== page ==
What is Article 179 of the Constitution and how it is used for removal of Deputy Speaker from the House?

What is Article 179 of the Constitution and how it is used for removal of Deputy Speaker from the House?

Rebel Shiv Sena leader Eknath Shinde stressed before the Supreme Court yesterday that the Deputy Speaker of Maharashtra Assembly cannot conduct any disqualification proceedings until the motion seeking his removal is pending. Senior advocate Neeraj Kishan Kaul had argued that, “Speaker has no authority to deal with disqualification till his own removal is decided. Secondly, an argument is made that assembly is not in session. That is irrelevant. Either the Cabinet can convene the Assembly or the notice can be tabled when the Assembly is convened.”

India today looks at what Article 179 of the Constitution says:

Article 179 of the Constitution speaks about removal of the Speaker or Deputy Speaker. Clause (c) of Article 179 states that a Speaker or Deputy Speaker may be removed from his office by a resolution of the Assembly passed by a majority of all the then members of the Assembly. It is clearly stated in the provision that – provided that no resolution for the purpose of clause (c) shall be moved unless at least fourteen days’ notice has been given of the intention to move the resolution.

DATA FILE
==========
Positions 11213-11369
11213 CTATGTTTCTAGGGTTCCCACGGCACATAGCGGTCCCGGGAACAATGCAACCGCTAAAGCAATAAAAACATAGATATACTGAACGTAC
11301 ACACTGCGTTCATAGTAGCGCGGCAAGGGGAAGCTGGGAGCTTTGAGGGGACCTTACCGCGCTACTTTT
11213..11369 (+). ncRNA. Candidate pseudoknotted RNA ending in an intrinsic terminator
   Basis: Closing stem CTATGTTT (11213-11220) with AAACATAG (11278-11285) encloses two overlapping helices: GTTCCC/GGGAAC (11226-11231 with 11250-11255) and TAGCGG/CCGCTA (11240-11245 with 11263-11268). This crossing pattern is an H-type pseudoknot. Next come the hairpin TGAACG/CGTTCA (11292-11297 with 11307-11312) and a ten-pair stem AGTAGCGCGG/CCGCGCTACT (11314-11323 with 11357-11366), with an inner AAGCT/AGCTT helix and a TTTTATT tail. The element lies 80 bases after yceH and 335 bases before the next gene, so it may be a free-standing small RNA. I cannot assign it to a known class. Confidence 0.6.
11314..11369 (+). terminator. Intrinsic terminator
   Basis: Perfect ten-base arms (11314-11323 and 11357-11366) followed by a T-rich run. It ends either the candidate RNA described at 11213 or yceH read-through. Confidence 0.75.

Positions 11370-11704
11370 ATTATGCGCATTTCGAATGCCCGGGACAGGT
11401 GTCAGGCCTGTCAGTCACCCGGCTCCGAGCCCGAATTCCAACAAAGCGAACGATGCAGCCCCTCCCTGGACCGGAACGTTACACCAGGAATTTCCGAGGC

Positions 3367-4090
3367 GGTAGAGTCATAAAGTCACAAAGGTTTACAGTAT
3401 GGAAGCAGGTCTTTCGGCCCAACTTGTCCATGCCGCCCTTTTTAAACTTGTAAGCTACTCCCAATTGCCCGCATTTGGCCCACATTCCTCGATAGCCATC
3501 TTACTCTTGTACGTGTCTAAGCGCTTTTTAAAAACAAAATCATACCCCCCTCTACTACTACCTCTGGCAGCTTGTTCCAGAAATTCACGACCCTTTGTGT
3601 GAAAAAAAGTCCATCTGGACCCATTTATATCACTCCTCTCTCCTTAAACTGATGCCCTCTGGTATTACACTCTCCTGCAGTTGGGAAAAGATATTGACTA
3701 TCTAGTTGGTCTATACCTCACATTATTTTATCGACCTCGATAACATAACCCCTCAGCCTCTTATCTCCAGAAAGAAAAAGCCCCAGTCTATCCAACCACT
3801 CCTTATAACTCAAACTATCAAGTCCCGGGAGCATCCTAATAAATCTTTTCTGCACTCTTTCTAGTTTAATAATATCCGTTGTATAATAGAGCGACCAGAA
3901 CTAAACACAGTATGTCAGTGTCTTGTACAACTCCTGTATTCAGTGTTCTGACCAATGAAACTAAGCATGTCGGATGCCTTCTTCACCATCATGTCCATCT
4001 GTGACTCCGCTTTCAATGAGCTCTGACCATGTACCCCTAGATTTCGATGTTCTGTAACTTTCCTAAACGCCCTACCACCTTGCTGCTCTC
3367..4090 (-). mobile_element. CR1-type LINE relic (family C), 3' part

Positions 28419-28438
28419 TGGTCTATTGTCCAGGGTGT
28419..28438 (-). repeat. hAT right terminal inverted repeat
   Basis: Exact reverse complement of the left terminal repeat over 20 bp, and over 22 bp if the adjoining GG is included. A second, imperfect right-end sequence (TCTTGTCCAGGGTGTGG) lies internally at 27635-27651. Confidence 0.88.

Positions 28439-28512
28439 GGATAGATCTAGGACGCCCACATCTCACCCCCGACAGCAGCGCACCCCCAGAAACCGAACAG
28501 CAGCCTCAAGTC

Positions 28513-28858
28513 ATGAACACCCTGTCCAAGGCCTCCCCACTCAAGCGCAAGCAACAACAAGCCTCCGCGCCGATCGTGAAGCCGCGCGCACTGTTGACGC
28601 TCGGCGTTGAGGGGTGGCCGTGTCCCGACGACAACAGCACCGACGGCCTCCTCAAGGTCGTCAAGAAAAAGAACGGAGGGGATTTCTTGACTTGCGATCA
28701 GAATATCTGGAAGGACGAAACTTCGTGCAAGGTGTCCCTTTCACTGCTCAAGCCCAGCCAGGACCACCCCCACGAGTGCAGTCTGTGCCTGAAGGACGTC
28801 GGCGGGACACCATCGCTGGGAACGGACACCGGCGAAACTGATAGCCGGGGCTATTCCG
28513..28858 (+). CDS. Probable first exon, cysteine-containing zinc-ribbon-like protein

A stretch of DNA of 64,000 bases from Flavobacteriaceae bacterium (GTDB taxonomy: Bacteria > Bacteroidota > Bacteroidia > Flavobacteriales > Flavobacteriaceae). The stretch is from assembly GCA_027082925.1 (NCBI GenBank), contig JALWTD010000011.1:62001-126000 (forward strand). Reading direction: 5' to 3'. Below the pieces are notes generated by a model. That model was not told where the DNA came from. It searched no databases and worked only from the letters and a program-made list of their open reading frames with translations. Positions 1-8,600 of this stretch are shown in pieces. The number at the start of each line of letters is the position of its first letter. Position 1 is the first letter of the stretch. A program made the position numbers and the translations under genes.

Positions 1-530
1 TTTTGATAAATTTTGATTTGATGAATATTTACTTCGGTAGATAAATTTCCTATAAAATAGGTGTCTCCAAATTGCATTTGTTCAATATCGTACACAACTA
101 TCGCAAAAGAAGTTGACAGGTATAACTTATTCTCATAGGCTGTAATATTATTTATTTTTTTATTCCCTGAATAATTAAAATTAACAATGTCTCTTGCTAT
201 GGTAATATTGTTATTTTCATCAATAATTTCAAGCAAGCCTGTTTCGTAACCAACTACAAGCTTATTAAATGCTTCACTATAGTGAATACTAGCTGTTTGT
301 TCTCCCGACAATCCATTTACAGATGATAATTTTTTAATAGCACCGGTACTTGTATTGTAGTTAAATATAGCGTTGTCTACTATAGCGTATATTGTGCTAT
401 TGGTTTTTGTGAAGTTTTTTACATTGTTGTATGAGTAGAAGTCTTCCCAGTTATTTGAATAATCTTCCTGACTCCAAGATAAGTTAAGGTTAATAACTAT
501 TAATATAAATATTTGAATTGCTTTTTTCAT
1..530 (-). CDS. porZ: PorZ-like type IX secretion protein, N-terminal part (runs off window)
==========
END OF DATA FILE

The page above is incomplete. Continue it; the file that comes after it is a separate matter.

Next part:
Supreme court advocate on record, Ashwani Dubey explained Article 179. He said, “The Speaker or the Deputy can at any time resign from his position, but the resignation should be in writing in his hand addressed to the adjacent person in the office of the Speaker of the concerned State.”

Elaborating further on this, Supreme Court advocate Ashish Dixit said, “Constitutionally, Speaker or Deputy Speaker can be removed from office if the legislative assembly passes the resolution by a majority of the then members of Legislative Assembly. Before resolution can be moved it is mandatory to give 14 days notice manifesting intention to move such resolution. During the period when resolution is under consideration the Speaker or Deputy Speaker cannot preside. In this period such other person as rules of Assembly provide or person determined by the Assembly shall act as the Speaker.”

The notice had also cited observations of the Supreme Court in the case of Nabam Rebia Vs Dy. Speaker, Arunachal Pradesh Legislative Assembly and stated that Speaker/Deputy Speaker of an Assembly cannot decide on the disqualification of MLAs while a motion for his or her removal is pending.

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